kind before; she had indeed heard her father swear by God, but did not know what it meant. Mr. Marsh finding she could read a little, gave her a Bible, and encouraged her to peruse it. Being a girl of quick apprehension and bright intellect, she made surprising advances in knowledge. She soon became serious, and having obtained a hope in the mercy of God through Christ, she went again to her father, and told him that she now knew what Mr. Marsh meant by talking as he did. In the most tender and affectionate manner she expostulated with him for neglecting to tell her that there was a God, and teaching her to pray to him, and also for not praying himself for her, and with her. She then requested him to pray. The poor old man replied that he had never prayed in his life—that he could not pray. Then, said Mary, will you allow me to pray? Yes, child, said he, if you can pray you may. Mary immediately fell on her knees, and poured out her supplication for her father, her mother, her brother and sister. The old man, when relating the story, said that if she had been stabbing him through the heart with a knife, he could not have been in greater distress. The consequence was, that the whole family were converted, and Mary had the happiness of having them all accompany her into the baptismal font. On the Monday following, I baptized the other fifteen candidates. The next day I returned home. Four weeks afterwards I visited them again, in company with a delegation from the Fairfax church, baptized several more, and organised them into a church. Soon afterward, they licensed as a preacher, William Marsh, a young man, and nephew to the man with whom Mary lived. He was afterwards ordained and became their pastor. He was a man of good sense, amiable in his deportment, and an able and useful minister. In about two years this church removed in a body, into a new township, called Eaton, which was granted to them by the Government. Thus I have given you a sketch of the origin of the first Baptist Church in Canada. Yours, affectionately, Elisha Andrews.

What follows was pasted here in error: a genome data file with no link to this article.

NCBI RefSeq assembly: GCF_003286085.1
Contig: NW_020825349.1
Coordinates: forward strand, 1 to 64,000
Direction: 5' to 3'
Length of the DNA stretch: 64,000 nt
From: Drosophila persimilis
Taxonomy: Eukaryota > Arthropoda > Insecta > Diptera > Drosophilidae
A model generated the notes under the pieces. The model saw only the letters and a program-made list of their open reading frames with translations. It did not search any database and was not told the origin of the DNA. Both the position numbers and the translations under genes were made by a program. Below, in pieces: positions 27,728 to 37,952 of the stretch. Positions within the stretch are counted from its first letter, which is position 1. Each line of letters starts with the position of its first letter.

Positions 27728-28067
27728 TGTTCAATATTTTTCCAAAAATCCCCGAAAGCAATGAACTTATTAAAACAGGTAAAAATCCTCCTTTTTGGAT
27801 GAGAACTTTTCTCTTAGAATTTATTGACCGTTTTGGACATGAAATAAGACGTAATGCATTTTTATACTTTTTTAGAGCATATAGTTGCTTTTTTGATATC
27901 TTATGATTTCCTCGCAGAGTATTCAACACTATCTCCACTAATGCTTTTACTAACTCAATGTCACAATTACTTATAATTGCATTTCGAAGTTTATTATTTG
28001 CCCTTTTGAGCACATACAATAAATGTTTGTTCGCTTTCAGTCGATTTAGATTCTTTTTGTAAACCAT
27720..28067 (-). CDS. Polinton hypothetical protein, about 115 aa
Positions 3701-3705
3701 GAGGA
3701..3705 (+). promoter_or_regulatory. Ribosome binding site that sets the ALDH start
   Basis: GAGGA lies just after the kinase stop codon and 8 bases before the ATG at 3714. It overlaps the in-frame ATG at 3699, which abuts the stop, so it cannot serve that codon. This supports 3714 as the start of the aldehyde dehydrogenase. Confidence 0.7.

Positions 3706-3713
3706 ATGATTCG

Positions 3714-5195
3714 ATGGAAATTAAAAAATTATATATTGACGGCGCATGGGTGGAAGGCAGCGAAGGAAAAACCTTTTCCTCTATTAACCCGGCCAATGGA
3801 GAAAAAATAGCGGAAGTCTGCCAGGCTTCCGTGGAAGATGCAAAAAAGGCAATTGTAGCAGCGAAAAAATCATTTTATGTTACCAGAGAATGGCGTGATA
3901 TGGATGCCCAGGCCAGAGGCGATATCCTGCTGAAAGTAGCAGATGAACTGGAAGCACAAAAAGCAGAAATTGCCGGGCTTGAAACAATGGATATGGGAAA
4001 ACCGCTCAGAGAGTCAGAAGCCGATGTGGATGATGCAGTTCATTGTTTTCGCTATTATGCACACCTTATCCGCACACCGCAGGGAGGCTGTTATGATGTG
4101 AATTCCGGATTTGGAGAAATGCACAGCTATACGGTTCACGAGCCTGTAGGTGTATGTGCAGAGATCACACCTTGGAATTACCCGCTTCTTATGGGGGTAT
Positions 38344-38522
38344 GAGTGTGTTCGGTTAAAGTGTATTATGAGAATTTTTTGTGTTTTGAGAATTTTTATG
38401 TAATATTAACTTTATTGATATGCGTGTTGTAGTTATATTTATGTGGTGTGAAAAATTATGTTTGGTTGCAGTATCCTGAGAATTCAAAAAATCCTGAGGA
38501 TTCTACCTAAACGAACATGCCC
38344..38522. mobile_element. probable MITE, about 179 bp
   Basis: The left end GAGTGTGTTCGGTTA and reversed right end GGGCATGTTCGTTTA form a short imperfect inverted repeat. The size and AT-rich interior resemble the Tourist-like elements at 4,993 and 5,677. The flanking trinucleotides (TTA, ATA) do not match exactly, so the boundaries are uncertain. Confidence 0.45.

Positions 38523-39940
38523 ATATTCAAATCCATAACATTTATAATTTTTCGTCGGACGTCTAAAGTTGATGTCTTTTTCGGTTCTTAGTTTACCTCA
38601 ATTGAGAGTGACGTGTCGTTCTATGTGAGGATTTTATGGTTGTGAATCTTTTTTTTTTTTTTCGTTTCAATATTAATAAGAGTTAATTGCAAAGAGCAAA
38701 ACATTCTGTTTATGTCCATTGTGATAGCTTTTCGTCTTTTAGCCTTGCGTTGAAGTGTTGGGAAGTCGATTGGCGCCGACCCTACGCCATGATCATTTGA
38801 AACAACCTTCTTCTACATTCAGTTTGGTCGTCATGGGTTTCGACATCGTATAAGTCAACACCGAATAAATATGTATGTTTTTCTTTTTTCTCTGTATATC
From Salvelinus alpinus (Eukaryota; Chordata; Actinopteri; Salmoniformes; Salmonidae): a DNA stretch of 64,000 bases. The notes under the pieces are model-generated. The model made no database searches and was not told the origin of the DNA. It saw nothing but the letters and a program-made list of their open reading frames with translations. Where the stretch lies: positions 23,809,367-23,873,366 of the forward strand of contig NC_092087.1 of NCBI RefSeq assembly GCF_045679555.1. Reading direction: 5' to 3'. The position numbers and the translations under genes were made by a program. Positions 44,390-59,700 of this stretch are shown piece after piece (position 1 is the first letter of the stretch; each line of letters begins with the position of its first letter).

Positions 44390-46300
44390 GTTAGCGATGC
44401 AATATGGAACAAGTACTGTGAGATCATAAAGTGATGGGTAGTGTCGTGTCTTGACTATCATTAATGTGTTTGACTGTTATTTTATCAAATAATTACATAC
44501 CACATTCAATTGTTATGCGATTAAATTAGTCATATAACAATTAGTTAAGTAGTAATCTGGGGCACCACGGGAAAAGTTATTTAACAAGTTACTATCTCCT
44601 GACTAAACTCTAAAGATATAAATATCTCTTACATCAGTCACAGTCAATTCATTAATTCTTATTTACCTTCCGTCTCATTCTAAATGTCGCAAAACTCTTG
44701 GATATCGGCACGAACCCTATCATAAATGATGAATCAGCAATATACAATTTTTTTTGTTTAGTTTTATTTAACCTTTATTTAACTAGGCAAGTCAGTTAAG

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Residents of Caldwell Manor 1786 from http://www.collectionscanada.gc.ca/databases/lower-canada